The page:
There are no statewide travel restrictions in place as of June 25, 2020. According to an announcement issued June 1, 2020, all tribal lands were closed to visitors (see individual tribal government websites for real-time updates). Travelers can expect the Montana National Guard to conduct screenings in airports and train depots and refer anyone with coronavirus-related symptoms to local public health officials.
People returning to Nebraska from international travel should self-quarantine and self-monitor for 14 days, or for the duration of their stay if it will be less than 14 days. Exceptions apply to health care workers, commuters, and certain other designated groups.
Nevada strongly discourages people who have tested positive for the novel coronavirus and have not yet recovered, those who have been presumptively diagnosed with COVID-19, and those who are exhibiting symptoms of the virus from traveling to Nevada.
New Hampshire is encouraging people from other states who are considering visiting New Hampshire to remain in their home state until additional restrictions are lifted. Individuals from other states who will be traveling to and staying in New Hampshire for an extended period of time are requested to self-quarantine for a two-week period.
New Jersey Governor Phil Murphy, New York Governor Andrew Cuomo, and Connecticut Governor Ned Lamont announced a joint incoming travel advisory effective June 25, 2020. All individuals (with limited exceptions, such as for essential workers) entering New Jersey from states with a significant spread of COVID-19 should self-quarantine for a 14-day period from the time of last contact within the identified state. As of June 25, 2020, the states that met the criteria outlined in the advisory are Alabama, Arkansas, Arizona, Florida, North Carolina, South Carolina, Texas, and Utah.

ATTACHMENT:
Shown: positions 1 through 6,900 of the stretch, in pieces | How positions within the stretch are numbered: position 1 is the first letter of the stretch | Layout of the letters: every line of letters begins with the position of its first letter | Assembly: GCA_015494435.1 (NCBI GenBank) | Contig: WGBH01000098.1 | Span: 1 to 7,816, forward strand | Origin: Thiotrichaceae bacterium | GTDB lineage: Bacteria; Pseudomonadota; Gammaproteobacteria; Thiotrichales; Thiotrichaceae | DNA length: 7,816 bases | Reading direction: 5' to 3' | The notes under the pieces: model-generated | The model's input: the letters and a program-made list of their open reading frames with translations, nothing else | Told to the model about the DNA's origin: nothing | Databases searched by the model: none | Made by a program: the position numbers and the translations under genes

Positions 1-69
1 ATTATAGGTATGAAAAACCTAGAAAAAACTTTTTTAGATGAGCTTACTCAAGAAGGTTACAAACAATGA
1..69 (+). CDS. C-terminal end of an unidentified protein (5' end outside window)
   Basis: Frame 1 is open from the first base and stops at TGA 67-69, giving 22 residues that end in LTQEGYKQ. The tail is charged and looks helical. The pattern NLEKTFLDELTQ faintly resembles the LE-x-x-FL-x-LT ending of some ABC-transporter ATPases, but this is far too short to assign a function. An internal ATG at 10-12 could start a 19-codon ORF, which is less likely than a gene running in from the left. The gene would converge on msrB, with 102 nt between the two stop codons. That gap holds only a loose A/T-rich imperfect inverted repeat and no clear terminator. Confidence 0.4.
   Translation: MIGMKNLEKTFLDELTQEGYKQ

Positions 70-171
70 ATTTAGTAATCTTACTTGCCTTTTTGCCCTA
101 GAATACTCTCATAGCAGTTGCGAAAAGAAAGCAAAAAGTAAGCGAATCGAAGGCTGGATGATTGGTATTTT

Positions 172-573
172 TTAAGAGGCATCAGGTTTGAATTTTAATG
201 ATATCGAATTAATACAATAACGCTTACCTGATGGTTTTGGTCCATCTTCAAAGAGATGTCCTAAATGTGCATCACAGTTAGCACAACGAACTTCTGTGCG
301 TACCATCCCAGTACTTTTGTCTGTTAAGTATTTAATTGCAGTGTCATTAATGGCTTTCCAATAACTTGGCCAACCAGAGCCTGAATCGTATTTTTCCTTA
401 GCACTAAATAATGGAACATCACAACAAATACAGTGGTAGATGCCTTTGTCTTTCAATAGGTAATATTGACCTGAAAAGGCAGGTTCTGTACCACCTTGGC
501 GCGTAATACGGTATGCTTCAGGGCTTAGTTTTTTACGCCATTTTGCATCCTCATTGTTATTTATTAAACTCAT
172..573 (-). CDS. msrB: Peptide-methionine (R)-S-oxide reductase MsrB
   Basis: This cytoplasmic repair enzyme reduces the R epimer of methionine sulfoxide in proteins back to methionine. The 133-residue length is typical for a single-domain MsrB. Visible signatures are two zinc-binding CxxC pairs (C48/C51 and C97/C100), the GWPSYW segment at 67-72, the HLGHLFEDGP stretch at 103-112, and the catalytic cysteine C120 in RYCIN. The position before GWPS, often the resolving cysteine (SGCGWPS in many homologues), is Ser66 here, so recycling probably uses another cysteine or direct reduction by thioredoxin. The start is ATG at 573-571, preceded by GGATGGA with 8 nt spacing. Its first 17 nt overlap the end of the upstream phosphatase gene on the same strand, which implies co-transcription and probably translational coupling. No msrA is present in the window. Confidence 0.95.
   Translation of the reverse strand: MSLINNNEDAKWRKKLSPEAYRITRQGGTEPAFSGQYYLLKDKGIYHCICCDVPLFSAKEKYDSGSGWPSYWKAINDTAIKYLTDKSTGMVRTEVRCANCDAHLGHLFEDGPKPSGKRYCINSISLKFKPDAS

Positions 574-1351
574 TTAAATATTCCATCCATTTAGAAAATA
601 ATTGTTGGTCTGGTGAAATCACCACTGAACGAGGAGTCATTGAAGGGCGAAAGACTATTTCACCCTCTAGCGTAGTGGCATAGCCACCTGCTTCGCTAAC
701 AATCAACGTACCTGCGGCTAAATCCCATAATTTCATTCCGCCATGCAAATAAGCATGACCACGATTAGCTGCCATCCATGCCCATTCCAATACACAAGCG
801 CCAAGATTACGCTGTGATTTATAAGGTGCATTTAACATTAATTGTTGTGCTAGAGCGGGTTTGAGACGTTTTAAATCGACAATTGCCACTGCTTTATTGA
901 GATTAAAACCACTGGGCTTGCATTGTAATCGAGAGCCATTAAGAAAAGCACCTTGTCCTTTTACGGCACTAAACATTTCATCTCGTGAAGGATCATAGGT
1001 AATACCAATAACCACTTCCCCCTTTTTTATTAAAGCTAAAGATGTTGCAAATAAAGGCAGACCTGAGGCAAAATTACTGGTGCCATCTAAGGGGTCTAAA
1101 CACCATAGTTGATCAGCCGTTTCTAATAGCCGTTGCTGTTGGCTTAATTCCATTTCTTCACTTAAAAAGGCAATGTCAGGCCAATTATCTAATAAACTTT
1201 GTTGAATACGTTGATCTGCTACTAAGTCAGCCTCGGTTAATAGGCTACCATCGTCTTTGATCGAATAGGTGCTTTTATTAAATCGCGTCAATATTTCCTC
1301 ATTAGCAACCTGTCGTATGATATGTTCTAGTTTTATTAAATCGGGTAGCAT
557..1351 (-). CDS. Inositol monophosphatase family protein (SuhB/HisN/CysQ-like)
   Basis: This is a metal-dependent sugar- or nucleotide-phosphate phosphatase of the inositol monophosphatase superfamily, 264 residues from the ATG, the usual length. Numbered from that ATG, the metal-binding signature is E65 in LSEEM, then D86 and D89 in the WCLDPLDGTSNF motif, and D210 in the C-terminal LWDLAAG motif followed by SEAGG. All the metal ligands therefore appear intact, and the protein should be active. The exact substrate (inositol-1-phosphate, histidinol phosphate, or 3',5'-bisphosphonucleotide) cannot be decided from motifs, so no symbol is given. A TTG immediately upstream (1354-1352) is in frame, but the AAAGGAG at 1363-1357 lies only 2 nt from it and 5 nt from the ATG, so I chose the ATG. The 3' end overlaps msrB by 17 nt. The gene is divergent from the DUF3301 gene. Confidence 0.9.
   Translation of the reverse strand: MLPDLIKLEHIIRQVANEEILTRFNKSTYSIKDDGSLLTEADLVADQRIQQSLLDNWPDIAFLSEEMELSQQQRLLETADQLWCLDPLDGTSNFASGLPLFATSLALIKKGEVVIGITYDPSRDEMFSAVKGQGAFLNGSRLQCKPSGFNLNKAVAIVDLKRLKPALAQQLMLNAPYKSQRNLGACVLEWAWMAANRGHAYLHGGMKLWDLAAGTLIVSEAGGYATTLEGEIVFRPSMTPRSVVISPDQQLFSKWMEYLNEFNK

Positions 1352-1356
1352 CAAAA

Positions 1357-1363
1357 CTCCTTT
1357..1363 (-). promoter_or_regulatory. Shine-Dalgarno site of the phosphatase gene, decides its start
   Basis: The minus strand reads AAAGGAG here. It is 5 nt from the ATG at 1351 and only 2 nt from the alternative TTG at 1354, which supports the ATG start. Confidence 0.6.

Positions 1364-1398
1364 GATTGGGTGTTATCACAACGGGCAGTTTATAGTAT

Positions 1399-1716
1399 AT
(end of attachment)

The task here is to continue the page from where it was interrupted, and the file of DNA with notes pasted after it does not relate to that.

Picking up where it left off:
Governor Michelle Lujan Grisham issued an executive order on June 1, 2020 that requires air travelers to New Mexico to self-isolate or self-quarantine for at least 14 days from their date of entry, or the duration of their visit, whichever is shorter. This order includes exceptions to the 14-day self-quarantine requirement, including for emergency first responders, health care workers, military personnel, and individuals traveling to New Mexico to conduct business activities. This order replaced a prior self-quarantine order that was issued in March.
New York Governor Andrew Cuomo, New Jersey Governor Phil Murphy, and Connecticut Governor Ned Lamont announced a joint incoming travel advisory effective June 25, 2020. All individuals (with limited exceptions, such as for essential workers) entering New York from states with a significant spread of the coronavirus must self-quarantine for a 14-day period from the time of last contact within the identified state. As of June 25, 2020, the states that met the criteria outlined in the advisory are Alabama, Arkansas, Arizona, Florida, North Carolina, South Carolina, Texas, and Utah. The requirements of the travel advisory do not apply to any individual passing through the designated states for a limited duration through the course of travel (such as for layovers).
People returning to North Dakota from international travel, or who have traveled internationally within the last 14 days, must quarantine for 14 days or the duration of their stay, whichever is shorter. Exceptions apply to essential critical infrastructure workers and people who are commuting to and from North Dakota for work or for essential supplies and services.